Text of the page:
It's #Bloomday and I am so glad there are things blooming in the yard now. Below is Veronica-Georgia Blue, and lush purple-flowered ground cover that is green all summer and fall, wild violets that started appearing in my yard a couple of years ago and forsythia which has been loving the cool spring here in Washington, D.C.

Top: Veronica-Georgia Blue; Left: violet; Right: forsythia

What's blooming in your garden today?

Sunday, November 12, 2017

Bringing herbs in for the winter

There was an ugly frost this week here in zone 7, after some very mild temperatures. The annuals that were still hanging on, like the zinnia, batchelor's buttons and marigold, were toast. I was keeping the zinnia and marigolds in the ground waiting for the flower heads to dry so I could gather some seeds. But they are all dead now and I pulled them all out today. Even the mums got zapped!

The herbs survived though, like parsley and oregano, so today I dug them up and brought them inside for the winter. Here is oregano hanging in the west-facing kitchen window. Now I will have fresh oregano, parsley and rosemary over the winter.

Oregano in the window.

Monday, September 04, 2017

Clearing the decks for fall crop

Was I overly optimistic when I declared "There is Still a lot of Summer Left"? It bothers me when the stores and media start rushing fall in August. Halloween candy in the isles at Safeway, the start of meteorological fall, my friends in northern New England reporting a tinge of color in the leaves. Makes me crazy.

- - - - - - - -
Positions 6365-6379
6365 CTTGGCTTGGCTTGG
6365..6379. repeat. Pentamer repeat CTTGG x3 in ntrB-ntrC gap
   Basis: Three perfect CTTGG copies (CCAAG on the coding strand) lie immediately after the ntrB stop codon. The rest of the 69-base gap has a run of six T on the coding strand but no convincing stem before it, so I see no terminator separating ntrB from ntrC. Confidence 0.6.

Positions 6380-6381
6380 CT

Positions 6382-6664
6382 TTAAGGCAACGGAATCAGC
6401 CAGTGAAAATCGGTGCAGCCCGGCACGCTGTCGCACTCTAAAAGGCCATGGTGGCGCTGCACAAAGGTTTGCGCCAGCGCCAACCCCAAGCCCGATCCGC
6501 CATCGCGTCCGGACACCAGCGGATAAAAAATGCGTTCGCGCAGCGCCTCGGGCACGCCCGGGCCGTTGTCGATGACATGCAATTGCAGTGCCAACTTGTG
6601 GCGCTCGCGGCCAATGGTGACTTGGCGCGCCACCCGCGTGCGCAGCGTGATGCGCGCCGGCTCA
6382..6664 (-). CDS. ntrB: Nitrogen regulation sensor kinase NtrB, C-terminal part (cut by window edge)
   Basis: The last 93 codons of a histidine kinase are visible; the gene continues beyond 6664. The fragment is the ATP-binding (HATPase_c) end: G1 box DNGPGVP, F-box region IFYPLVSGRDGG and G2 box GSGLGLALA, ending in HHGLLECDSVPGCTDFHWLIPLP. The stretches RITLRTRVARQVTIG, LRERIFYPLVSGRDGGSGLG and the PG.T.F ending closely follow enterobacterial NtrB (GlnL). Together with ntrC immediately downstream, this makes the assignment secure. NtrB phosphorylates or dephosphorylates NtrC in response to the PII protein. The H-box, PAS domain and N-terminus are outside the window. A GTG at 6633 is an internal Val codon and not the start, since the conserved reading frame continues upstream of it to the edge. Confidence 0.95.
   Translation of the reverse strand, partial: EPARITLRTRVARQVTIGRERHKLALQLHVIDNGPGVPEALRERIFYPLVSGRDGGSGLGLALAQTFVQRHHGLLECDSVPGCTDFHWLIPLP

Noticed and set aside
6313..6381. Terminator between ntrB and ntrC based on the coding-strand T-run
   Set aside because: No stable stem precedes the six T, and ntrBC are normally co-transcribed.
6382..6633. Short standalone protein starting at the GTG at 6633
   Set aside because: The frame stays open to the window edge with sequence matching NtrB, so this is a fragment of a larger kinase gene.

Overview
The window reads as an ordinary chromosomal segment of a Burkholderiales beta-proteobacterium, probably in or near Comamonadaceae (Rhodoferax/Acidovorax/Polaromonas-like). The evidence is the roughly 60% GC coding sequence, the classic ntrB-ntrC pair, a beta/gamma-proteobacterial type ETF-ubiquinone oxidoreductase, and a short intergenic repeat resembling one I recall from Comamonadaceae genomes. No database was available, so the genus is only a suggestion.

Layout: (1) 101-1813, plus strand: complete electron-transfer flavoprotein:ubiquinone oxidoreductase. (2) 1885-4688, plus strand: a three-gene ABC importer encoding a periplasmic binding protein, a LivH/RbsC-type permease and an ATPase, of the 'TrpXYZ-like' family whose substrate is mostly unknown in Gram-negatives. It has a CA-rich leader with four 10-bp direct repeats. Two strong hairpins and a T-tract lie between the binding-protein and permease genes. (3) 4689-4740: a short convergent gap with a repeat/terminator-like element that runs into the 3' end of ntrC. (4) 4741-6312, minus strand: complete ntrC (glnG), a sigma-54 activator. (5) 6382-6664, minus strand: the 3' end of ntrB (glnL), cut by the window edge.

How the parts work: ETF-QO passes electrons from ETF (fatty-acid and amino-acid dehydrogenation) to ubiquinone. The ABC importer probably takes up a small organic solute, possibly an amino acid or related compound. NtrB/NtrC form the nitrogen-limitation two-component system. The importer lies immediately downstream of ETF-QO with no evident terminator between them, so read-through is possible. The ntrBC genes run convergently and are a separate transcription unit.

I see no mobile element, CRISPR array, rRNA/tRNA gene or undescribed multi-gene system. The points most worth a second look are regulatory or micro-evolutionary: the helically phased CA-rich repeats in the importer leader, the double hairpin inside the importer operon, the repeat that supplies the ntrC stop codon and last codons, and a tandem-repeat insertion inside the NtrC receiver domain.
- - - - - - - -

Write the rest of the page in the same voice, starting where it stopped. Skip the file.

Fall Plot Prep
Alas, yesterday I cleared out the beans, pulled the rest of the carrots, picked some kale (my spring plants are still going strong). The Brandywine tomatoes are still really green. Actually all of the tomatoes are still really green. I am now going to remove any flowers that form on the tomato plants in order to direct all of the energy to ripening. And I started the plant list for the fall crop:
  • Spinach
  • Carrotts
  • Radish
  • Kale
  • Beets
  • Lettuce
  • Arugula
  • Onions
  • Garlic
When Are Carrots Ready for Picking
I ask myself this question every time I go in and pull them out. I have been relying on the size of the leaves. Yesterday when I picked all of the carrots that remained in the ground, I discovered that the size of the leaves do not correlate to the size of the carrot. I had one PERFECT beautiful carrot (pictured on the right) and the leaves were quite small. I have other kind of smallish carrots with very large leaves (pictured on the left). Good experiment!

On the left, skinny carrot, dense leaves. On the right "Perfection." Large carrot, no splitting, evenly tapered, straight. Very skinny leaves.

Saturday, August 26, 2017

Trimming Flowers on Coleus

Many of the coleus plants I have around the yard are growing flower spikes. Not so attractive, but this bee was hanging out the other day.

Do you trim back the flowers? I guessed that the flowers created the leaves, but I think I am wrong. According to this short piece in SF Gate:
Cut or pinch flower spikes back to a leaf node as they appear. Coleus flowers are light purple or blue and develop at the ends of shoots. Pinching off flowers before they bloom and go to seed saves the plant energy and encourages vegetative growth.
I won't be saving seeds from these plants so I am going to cut them off.

Saturday, August 19, 2017


Lots of bees in the yard today. This is celosia, in the amaranth family.

Today is #WorldPhotoDay. Check out the website for more info.